Let's see if I have that. You know most of the – let's see here for Q. We added – you know most of the new reps we added in Q1 were trained in the second half of Q1 and I would say overall we're pretty – we're very much pleased with the productivity of that group and but the people that we're hiring are coming into the company with experience from cardiac surgery or from the CRM field, and have relationships right out of the block, and are able to leverage those relationships, and grow our business, with targeting there so we've been extremely pleased with the productivity, especially with our lead management people that we've hired and look forward to continuing to grow that sales force. I wouldn't expect any growth in Q3. We'll probably take another look at it in Q4 and see if we want to resume some growth there.

Guy Childs

Matt, just some specific numbers there on a sequential basis if you include the clinicals and the lead management reps, the productivity per rep was up 15% compared with Q1 and was right around $200,000 per rep per quarter for just lead management.

Matt Dolan – Roth Capital

Okay, and then I guess a broader sales force question maybe looking a little bit into 2009 as we weigh this push towards leverage and really getting more revenue per rep, how does that denominator play out? What size of an increase could we see here both on the VI side as well as the lead removal force?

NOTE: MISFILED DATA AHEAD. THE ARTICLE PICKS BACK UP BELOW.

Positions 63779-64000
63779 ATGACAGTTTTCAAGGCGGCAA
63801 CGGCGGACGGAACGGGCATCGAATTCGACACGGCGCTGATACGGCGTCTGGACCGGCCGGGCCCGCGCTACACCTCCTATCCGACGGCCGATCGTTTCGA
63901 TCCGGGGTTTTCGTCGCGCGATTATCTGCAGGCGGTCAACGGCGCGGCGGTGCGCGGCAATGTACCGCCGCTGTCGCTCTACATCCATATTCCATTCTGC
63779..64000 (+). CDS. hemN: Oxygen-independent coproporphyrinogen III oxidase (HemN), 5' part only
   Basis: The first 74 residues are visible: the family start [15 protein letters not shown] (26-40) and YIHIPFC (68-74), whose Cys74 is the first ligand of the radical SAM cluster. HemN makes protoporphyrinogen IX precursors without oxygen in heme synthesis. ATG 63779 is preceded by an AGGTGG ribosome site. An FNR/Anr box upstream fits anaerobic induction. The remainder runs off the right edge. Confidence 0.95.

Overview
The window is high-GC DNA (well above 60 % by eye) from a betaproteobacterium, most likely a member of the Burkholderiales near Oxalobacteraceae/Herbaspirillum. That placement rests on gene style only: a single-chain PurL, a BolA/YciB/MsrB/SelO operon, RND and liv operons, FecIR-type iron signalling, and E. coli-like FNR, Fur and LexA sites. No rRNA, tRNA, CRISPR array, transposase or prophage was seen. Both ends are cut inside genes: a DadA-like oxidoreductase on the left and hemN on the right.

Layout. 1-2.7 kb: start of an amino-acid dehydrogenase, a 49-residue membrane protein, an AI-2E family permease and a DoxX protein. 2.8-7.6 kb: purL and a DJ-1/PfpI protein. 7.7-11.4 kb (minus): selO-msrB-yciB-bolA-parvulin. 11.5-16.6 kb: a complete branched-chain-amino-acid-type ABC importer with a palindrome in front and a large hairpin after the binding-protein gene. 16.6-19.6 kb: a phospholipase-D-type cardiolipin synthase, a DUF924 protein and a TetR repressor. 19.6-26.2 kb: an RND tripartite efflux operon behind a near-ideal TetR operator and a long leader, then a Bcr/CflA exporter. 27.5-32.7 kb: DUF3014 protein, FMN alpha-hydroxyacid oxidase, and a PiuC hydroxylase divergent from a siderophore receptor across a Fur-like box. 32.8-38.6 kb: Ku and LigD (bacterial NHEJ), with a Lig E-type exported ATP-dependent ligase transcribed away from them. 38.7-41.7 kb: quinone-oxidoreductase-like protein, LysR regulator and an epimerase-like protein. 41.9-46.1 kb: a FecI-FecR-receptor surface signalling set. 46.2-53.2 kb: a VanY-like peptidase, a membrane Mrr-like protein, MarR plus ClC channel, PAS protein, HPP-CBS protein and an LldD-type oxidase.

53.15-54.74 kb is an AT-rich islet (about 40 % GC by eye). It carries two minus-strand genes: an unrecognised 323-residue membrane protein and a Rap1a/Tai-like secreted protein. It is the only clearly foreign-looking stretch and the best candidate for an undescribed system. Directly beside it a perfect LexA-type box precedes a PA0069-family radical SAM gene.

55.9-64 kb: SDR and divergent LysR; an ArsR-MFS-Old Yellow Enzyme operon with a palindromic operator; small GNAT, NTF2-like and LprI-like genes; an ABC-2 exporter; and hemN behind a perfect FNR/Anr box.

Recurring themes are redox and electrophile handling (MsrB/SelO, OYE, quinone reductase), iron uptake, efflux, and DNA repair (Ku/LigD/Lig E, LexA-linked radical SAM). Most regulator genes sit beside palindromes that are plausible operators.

John Schulte

I would say on the VI side maybe 10 additional reps in '09 and, Will, on the lead management side?

Will McGuire

It could be a similar number 5 to 10. At this point, we focused on this year. I think in prior calls, we've said we expect to be somewhere around 115 total reps at the end of 2008, and, as Guy said earlier we're sitting at 110 right now.

John Schulte

Yes, we're very close to that so I would say, yes, 10 to 15 more in '09 but we'll give more clear guidance. I think a lot of that will depend on productivity and leverage and those things and as we see that increasing, and we see opportunities to expand we will certainly do that.

Matt Dolan – Roth Capital

Great. Thanks, guys.

Operator

Our next question will come from the line of Suraj Kalia with Sanders, Morris Harris.

Suraj Kalia – Sanders, Morris, Harris Capital

Good morning, John, Good morning, Guy.

John Schulte

Hello, Suraj.

Suraj Kalia – Sanders, Morris, Harris Capital

Hey, John, In terms of the guidance, can you help me understand given for the second half, the contribution from Kensey Nash would be incorporated in your total numbers, but the guidance is pretty much static. So if I look at roughly let's say if my memory serves me right, let's say a 2 million or 2.5 million contribution from the Kensey products in the second half, and a 104 million overall run rate, so can you help me understand why you'll have maintained guidance, and how do you all envision the split between vascular intervention and lead removal for the second half, given Pathway coming on line cardiovascular already selling product? I know it's a pretty broad question, but I am trying to hone in why the guidance is what it is, and what is the thought process in getting to that guidance?

John Schulte